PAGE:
The NEXT research team led by Dr. Jess Jur has developed an innovative garment design technique using fabric panels with varying mechanical properties to help isolate sensing regions on the garment without prohibiting body movement. Many competing biometrics garments rely on compression fabrics to maintain intimate skin-sensor contact. The addition of mesh panels in the garment design reduces the amount of compression fabric in the garment, making the garment more comfortable and useable.
The paneling design absorbs movement-induced garment displacement, which helps to isolate the sensing regions on the garment. Improved contact between the sensor and the skin reduces the noise commonly found in biometric signals. By improving the signal-to-noise ratio (SNR), fewer data processing has to occur on the garment circuitry, thus lowering power consumption – a primary ASSIST strategy toward self-powered wearable devices.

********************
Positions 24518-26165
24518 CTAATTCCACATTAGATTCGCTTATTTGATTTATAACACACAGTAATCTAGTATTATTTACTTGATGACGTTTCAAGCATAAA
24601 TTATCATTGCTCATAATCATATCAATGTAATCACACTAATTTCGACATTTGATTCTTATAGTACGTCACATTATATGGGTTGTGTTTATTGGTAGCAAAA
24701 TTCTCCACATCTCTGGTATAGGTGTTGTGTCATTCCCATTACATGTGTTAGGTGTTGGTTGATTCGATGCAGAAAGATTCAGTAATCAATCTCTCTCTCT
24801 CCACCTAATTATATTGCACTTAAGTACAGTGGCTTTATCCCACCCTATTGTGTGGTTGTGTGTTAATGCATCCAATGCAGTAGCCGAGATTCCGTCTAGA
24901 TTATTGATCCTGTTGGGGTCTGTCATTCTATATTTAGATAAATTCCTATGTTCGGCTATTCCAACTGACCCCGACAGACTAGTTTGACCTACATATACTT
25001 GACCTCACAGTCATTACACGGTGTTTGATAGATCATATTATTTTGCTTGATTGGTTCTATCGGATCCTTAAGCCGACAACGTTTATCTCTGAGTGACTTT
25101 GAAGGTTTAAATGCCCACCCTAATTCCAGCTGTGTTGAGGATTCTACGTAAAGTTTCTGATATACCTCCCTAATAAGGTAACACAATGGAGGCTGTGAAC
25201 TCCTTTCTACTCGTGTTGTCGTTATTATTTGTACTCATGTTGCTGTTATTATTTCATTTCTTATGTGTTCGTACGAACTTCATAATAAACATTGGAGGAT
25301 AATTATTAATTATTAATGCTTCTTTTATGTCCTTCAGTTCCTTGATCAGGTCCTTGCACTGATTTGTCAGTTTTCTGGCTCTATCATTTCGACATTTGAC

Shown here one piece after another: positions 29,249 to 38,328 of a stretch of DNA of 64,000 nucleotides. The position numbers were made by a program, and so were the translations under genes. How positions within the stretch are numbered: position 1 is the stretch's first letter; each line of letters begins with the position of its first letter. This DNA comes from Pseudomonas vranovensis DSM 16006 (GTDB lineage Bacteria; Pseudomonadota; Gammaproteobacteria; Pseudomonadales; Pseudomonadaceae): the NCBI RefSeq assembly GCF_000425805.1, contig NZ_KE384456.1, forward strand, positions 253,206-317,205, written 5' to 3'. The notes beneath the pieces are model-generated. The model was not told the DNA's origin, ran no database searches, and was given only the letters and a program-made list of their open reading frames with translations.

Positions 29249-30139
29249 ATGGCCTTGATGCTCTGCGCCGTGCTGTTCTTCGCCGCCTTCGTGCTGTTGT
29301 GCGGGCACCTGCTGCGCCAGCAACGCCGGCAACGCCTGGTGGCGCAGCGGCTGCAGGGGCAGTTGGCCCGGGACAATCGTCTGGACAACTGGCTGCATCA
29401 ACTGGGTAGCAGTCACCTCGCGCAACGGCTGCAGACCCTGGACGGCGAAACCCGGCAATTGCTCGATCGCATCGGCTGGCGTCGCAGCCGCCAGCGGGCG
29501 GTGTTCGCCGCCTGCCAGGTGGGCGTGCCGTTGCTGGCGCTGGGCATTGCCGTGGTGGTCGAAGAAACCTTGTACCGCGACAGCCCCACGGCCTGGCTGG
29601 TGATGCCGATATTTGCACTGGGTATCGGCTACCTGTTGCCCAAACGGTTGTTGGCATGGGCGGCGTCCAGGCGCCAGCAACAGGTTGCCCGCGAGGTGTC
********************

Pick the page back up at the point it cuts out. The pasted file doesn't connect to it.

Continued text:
Furthermore, our integration strategies have evolved to allow for modularity in the sensor components, thus providing our flexible design principles. The panel system is what enables the modularity and flexibility in garment design. Different fabrics can be substituted in panels based on where sensors are located on the body. Panel designs and shapes can be modified to accommodate expanded sensor suites or use case scenarios. This greatly reduces the time needed to design and fabricate a garment for a niche market and helps to lower the cost of production as the overall garment design and manufacturing process remains the same.